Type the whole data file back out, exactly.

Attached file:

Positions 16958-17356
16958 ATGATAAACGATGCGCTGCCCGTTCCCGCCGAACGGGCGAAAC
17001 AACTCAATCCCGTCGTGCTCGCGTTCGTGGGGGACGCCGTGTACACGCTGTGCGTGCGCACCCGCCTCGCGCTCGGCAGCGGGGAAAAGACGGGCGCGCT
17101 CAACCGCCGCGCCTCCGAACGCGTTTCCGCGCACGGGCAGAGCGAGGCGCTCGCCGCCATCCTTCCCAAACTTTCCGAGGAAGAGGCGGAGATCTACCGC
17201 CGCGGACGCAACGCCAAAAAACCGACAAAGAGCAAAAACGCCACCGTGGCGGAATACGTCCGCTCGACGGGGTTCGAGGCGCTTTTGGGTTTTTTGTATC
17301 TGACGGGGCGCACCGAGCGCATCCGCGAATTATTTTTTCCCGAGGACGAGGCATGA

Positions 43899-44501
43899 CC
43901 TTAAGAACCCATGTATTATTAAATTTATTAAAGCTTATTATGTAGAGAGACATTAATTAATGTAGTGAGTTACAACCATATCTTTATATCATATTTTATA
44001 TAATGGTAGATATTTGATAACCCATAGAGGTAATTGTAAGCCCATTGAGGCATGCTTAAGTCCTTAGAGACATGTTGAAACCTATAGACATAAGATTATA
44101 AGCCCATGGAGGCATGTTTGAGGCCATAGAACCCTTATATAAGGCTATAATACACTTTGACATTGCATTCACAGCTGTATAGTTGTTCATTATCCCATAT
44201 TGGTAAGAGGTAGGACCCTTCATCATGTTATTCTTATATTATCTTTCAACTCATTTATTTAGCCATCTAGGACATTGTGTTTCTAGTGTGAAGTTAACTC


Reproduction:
Positions 16958-17356
16958 ATGATAAACGATGCGCTGCCCGTTCCCGCCGAACGGGCGAAAC
17001 AACTCAATCCCGTCGTGCTCGCGTTCGTGGGGGACGCCGTGTACACGCTGTGCGTGCGCACCCGCCTCGCGCTCGGCAGCGGGGAAAAGACGGGCGCGCT
17101 CAACCGCCGCGCCTCCGAACGCGTTTCCGCGCACGGGCAGAGCGAGGCGCTCGCCGCCATCCTTCCCAAACTTTCCGAGGAAGAGGCGGAGATCTACCGC
17201 CGCGGACGCAACGCCAAAAAACCGACAAAGAGCAAAAACGCCACCGTGGCGGAATACGTCCGCTCGACGGGGTTCGAGGCGCTTTTGGGTTTTTTGTATC
17301 TGACGGGGCGCACCGAGCGCATCCGCGAATTATTTTTTCCCGAGGACGAGGCATGA

Positions 43899-44501
43899 CC
43901 TTAAGAACCCATGTATTATTAAATTTATTAAAGCTTATTATGTAGAGAGACATTAATTAATGTAGTGAGTTACAACCATATCTTTATATCATATTTTATA
44001 TAATGGTAGATATTTGATAACCCATAGAGGTAATTGTAAGCCCATTGAGGCATGCTTAAGTCCTTAGAGACATGTTGAAACCTATAGACATAAGATTATA
44101 AGCCCATGGAGGCATGTTTGAGGCCATAGAACCCTTATATAAGGCTATAATACACTTTGACATTGCATTCACAGCTGTATAGTTGTTCATTATCCCATAT
44201 TGGTAAGAGGTAGGACCCTTCATCATGTTATTCTTATATTATCTTTCAACTCATTTATTTAGCCATCTAGGACATTGTGTTTCTAGTGTGAAGTTAACTC